The Vividness of the Particular: Cherie Walsh on Sally Rosen Kindred’s No Eden

No Eden, Sally Rosen Kindred, Mayapple Press, 2011

In No Eden, Sally Rosen Kindred’s first collection, the poems’ various speakers find themselves in “broken weather, broken story.”  We find Eve in fallen exile, Noah in the hold of the ark—poems of midrash, in Alicia Ostriker’s sense of the word, as Kindred discovers for these  old stories new imagistic and emotional content.  Kindred weaves her midrash with poems spoken by a contemporary woman remembering her girlhood, where her alcoholic mother shapes weather and story, and with poems that take place in the adult life of that speaker.  The midrash works both as correlative for the poems about the family and, importantly, as fully imagined poetry on its own.  The relationship is metonymic rather than metaphoric;  that is, within the whole of the collection the associations between and among the poems are rich and multiple rather than singular and algebraic.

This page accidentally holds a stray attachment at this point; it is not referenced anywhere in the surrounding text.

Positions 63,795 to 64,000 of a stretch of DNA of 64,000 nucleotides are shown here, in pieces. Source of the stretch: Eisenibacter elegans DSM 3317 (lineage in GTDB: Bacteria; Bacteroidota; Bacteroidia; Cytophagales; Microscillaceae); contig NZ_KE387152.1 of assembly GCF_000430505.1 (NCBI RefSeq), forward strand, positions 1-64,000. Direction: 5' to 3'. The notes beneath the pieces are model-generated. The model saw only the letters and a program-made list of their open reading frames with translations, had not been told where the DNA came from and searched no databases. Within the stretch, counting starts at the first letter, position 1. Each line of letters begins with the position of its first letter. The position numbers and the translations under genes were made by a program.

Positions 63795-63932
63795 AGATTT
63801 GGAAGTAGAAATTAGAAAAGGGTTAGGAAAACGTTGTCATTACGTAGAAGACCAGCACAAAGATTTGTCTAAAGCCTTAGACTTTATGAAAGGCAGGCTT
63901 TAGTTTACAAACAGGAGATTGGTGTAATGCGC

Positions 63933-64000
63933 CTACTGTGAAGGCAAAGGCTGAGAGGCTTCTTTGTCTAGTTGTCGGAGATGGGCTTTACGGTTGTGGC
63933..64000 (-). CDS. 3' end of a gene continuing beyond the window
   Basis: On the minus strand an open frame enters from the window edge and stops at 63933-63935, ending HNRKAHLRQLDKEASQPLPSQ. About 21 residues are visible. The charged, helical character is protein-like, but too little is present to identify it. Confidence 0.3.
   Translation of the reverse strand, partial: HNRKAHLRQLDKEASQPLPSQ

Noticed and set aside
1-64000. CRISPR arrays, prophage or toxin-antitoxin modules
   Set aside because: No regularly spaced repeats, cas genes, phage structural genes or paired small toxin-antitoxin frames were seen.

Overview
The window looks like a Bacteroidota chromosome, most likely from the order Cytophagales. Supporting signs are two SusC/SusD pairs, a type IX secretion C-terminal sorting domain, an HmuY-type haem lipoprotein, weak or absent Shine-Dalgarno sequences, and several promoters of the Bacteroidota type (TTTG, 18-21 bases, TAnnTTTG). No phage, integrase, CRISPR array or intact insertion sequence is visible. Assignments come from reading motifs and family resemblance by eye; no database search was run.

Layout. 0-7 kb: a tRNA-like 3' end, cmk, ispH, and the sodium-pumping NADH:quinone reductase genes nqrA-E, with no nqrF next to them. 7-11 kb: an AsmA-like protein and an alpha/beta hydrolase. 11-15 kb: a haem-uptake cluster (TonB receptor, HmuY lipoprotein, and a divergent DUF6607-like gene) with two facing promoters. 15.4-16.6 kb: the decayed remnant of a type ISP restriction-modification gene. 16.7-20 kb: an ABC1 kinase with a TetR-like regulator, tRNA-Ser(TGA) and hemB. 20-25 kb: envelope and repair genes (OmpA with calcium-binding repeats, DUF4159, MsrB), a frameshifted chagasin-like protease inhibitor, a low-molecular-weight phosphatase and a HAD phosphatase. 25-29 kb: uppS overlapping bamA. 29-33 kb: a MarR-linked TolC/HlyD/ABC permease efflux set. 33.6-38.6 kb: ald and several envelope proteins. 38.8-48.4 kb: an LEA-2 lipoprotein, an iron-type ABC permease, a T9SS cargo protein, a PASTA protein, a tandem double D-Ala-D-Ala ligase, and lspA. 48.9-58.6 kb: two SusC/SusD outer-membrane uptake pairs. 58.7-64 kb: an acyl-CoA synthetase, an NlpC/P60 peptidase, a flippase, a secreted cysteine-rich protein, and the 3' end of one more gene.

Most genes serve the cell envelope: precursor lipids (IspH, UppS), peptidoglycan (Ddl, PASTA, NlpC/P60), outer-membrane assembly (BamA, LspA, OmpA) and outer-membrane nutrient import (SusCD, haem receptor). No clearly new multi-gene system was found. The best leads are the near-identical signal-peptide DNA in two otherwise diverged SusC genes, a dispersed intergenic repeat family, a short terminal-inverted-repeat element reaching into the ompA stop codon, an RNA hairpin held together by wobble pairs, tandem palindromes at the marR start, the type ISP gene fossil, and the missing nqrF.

“Noah Waiting, Not Praying,” for example, moves with a kind of psychological integrity through images and details also fully integral to the material itself.  The poem begins, “What a darkness, to be favored/like this, to be/hurling birds up into/the botched sky,” and deepens from there, lingering with and turning over the images, revealing their wholeness and illustrating the character’s state of mind.  Noah hasn’t asked for this “burden/starless and rough/as gopher wood,” but has loved God for creation and even “for the window/on the ark, where sky/could open us before we cast/our best music through.”  This rewriting of “hurling birds” shows the power of the image as Kindred stays with it, allowing it to show more of itself and its evocations even as it develops the portrait of the speaker.  “Noah’s Wife Remembers” imagines its character forty years after the flood, talking to a selectively interested granddaughter who is planting almond trees.  The poem as it develops its speaker seems preoccupied with relationship and portraiture, but in the last five lines the imagery shifts, surprisingly, to the almond itself, an image referring to the larger story even as it takes on its own symbolism.  This symbolism, in turn, constitutes the culmination of the poem: